Words on NLDS Game 1 (Cardinals 9, Pirates 1)

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Clint Hurdle (AP photo)

Clint Hurdle is a terrible manager. That sentence may seem surprising coming from a lifelong Pittsburgh Pirates fan who just watched his team break out of a historic 20-year losing streak to not only finish with more wins than losses but qualify for the wildcard playoff game and crush the Reds in it to advance to the NLDS. But Clint Hurdle is a terrible manager.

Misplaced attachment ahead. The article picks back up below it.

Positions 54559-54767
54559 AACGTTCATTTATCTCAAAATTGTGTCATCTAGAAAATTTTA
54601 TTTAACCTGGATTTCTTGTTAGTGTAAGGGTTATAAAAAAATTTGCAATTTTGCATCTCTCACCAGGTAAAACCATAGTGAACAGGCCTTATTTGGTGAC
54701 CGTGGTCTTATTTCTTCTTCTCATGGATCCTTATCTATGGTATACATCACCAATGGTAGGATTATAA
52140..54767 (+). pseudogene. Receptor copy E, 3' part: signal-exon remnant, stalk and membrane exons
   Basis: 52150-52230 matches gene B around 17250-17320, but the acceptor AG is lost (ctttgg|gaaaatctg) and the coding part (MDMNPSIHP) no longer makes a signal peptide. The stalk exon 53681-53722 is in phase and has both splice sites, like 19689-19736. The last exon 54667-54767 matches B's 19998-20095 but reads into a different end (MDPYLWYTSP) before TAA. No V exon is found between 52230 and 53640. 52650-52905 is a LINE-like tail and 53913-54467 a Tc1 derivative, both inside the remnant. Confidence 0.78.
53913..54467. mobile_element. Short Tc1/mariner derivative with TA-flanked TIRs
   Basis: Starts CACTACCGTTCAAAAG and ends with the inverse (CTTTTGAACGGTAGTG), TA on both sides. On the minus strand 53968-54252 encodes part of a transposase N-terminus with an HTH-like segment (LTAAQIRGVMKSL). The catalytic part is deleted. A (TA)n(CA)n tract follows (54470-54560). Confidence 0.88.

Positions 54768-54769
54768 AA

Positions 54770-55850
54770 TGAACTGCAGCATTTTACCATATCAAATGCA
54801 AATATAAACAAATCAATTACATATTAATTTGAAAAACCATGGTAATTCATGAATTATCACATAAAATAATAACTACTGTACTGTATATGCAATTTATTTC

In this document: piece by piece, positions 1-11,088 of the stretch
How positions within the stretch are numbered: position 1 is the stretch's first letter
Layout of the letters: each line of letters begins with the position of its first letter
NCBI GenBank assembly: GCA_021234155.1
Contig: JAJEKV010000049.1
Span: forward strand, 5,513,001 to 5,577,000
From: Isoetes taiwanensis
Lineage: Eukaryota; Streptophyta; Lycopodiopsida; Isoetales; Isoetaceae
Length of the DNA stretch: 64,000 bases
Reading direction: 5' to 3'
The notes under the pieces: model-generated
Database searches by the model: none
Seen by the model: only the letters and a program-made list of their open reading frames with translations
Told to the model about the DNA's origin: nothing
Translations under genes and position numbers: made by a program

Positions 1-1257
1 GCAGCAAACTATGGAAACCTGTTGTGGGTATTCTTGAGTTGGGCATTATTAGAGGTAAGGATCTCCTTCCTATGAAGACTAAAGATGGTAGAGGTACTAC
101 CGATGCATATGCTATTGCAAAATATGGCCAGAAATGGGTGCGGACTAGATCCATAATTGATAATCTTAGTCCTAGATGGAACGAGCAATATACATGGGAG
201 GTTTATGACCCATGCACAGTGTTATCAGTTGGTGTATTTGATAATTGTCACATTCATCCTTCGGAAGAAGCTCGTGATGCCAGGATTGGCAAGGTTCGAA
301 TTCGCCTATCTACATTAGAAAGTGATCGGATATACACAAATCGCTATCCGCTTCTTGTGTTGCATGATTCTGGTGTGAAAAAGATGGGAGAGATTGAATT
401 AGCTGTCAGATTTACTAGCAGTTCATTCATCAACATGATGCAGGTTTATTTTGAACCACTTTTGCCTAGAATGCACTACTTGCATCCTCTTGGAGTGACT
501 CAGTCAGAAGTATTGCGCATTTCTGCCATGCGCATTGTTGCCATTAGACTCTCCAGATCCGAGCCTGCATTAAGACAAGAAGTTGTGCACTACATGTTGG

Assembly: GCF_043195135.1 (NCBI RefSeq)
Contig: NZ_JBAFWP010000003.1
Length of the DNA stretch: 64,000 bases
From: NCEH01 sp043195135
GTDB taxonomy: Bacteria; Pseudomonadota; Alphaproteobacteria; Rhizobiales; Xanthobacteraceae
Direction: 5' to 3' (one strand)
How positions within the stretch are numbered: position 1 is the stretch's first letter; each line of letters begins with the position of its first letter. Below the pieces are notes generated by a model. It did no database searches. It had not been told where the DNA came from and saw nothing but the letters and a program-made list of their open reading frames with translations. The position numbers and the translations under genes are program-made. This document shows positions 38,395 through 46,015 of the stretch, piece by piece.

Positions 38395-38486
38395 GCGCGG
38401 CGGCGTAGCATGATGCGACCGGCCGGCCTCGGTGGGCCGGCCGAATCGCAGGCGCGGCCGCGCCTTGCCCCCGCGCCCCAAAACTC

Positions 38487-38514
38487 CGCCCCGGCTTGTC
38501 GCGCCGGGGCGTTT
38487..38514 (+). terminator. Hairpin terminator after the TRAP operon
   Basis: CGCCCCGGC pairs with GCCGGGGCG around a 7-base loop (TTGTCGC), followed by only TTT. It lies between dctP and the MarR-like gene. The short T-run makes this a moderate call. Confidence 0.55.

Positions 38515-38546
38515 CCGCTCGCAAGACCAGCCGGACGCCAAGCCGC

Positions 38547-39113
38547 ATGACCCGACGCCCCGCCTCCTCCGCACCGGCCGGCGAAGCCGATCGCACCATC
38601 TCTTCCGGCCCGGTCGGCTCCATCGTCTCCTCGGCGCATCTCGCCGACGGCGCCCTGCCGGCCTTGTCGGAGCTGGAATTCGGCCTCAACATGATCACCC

In any line of work, any relationship, any experience, the test of someone’s aptitude, mettle, intelligence, capability, etc., is when he or she faces adversity. Smiling, clapping and patting people on the butt when things go well is easy. Champagne celebrations are easy. Don’t get me wrong: I will never stop being grateful to Clint Hurdle for being the guy coaching the Pirates when the curse was finally broken. His predecessor, John Russell, coached considerably worse than the job that could’ve been done by a crash-test dummy. And managing a team with one of the lowest payrolls in its sport to the postseason is not easy, no, but the Pirates’ talent is underestimated, and GM Neal Huntington is much more responsible for the Pirates’ resurgence than Hurdle. At one point this season the Pirates’ starting lineup included four first-round draft picks (Cole, Alvarez, McCutchen and Tony Sanchez), and the team shelled out unprecedented (for Pittsburgh) dollars this year for high-priced players such as Russell Martin, Francisco Liriano (whose salary ended up being only partially paid due to an injury), A.J. Burnett (salary partly paid by the Yankees), Wandy Rodriguez (salary partly paid by the Astros) and Justin Morneau (paid a few million by Pittsburgh to play one month). The 2013 Pirates are not the high-priced, uber-talented Red Sox or Dodgers, by any means, but they also aren’t the band of misfits they’ve been made out to be. Basically, if everything went as well as possible – and it nearly did, except for a dropped fly ball against St. Louis, a crucial Jordy Mercer error against the Reds, and a few other blips – the 2013 Pirates’ talent, if they played solid baseball and had no major injuries, should’ve been enough to beat out the many bad teams in the National League for a wildcard spot. And that’s what happened.